Civilians, historical and religious structures, including churches, were undamaged in Turkey's anti-terror Operation Peace Spring in northern Syria, the country's Defense Ministry announced yesterday.
As announced before the launch of Operation Peace Spring, Turkish Armed Forces (TSK) have targeted neither civilians, nor historical, cultural, or religious buildings - nor harmed the environment, the ministry said in a statement.
As was the case in previous cross-border anti-terror operations, namely Euphrates Shield and Olive Branch, these principles were maintained, even on occasions when such care caused delays in operations, it added.
Turkey launched Operation Peace Spring on Oct. 9, in order to clear northeastern Syria, east of the Euphrates River, of terrorists and to create a safe zone along the border, in turn, paving the way for the voluntary return of Syrian refugees.
Ankara has repeatedly expressed its determination to clear northern Syria of both Daesh and PKK-linked terrorist groups.
The ministry said the PKK’s Syrian wing, the People’s Protection Units (YPG), and its supporters have attempted to slander the operation before it even started, claiming that Turkey would target Kurdish people and other ethnic and religious groups, especially Christians.
They attempted to conceal their crimes against humanity from the world, it added.
"However, during Operation Peace Spring, Turkish Armed Forces unmasked the crimes of the terrorist YPG and its supporters and it was revealed that the terrorist organization had converted a church in Tal Abyad into a shell depot and had hung posters of terrorist Abdullah Öcalan in certain churches," the statement said.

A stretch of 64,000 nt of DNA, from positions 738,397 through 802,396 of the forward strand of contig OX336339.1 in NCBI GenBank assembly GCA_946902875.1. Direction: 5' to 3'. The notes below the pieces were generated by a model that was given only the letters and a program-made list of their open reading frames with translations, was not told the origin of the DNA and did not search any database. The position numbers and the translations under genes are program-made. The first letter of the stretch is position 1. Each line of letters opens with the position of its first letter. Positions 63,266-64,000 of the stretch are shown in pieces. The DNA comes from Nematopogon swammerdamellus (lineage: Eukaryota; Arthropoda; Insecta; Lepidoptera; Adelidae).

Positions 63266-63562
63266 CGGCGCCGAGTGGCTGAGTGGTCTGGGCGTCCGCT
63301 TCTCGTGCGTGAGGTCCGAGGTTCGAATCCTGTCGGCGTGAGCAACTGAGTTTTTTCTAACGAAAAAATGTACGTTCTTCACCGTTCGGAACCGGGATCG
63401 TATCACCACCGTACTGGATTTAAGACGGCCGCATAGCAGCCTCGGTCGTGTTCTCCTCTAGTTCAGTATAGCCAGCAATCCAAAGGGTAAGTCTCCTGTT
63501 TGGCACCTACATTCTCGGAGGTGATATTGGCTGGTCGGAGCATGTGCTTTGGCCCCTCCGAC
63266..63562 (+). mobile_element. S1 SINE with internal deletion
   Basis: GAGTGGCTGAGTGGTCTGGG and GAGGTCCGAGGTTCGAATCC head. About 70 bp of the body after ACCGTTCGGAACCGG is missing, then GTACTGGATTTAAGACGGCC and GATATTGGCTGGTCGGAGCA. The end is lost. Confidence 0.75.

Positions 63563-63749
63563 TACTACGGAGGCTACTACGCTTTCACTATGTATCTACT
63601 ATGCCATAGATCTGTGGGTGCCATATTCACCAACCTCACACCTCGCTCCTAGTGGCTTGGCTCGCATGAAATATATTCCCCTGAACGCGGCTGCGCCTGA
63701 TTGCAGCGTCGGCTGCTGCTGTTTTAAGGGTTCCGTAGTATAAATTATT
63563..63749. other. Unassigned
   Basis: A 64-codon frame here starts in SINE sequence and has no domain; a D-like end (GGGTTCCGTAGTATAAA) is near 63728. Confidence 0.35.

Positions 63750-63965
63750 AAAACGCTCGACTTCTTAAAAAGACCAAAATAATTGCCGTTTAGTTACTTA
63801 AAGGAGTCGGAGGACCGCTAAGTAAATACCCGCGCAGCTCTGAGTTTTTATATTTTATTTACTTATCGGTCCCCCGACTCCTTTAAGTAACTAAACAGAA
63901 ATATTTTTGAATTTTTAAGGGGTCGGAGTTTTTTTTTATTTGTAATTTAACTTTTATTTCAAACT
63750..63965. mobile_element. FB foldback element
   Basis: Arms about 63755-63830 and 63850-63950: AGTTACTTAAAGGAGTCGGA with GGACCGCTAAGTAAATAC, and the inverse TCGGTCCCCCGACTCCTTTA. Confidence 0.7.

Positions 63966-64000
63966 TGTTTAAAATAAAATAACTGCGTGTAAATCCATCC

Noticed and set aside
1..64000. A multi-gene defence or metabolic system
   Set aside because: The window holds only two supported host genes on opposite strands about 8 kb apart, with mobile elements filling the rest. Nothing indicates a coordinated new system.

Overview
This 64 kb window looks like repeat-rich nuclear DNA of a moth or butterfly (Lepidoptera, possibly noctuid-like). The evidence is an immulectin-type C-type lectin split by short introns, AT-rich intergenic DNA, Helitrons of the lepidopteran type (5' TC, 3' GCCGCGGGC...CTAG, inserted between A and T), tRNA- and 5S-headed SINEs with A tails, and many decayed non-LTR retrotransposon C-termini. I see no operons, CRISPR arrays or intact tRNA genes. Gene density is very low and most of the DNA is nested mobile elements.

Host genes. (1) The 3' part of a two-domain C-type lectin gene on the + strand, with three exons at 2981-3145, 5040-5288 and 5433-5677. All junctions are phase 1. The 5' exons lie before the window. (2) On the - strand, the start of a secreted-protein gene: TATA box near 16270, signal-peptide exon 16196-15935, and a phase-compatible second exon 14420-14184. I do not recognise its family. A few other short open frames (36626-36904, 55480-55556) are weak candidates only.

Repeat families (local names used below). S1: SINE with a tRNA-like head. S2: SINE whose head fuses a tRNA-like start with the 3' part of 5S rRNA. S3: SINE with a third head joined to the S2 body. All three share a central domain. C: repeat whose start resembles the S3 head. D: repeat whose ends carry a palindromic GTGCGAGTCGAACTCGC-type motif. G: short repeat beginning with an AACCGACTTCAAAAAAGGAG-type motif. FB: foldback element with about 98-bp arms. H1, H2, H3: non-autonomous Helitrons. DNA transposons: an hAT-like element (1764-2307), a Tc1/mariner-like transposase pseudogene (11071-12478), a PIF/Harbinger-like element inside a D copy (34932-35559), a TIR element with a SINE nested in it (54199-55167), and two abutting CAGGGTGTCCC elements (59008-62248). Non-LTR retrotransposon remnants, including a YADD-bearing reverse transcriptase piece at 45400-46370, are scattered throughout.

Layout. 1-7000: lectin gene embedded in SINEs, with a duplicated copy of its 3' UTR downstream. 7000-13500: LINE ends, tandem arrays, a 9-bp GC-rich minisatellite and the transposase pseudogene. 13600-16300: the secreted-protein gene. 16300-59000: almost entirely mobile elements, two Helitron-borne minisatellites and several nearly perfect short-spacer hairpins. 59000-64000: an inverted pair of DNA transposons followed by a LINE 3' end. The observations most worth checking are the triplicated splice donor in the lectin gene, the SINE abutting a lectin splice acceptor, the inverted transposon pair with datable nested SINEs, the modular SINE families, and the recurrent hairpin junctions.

The ministry published photos of the churches in Tal Abyad and Rasulayn on its website to show "that they have not been damaged in any way during the course of Operation Peace Spring."
"Our soldiers in the region give consideration to all ethnic and religious structures, and great efforts are made to meet all their needs, including needs arising from the pre-operation period," the ministry said.
Ankara and Washington reached a deal on Oct. 17 to pause the operation for 120 hours to allow for the withdrawal of YPG terrorists from the planned safe zone.
On Oct. 22, Turkey also reached an agreement with Russia on a 10-point plan to force the YPG to withdraw from the planned terror-free zone.
Over the course of over 30-year-long terror campaign against Turkey, the PKK - listed as a terrorist organization by Turkey, the U.S. and the European Union - has been responsible for deaths of 40,000 people, including women, children and infants. The YPG is the Syrian offshoot of the PKK.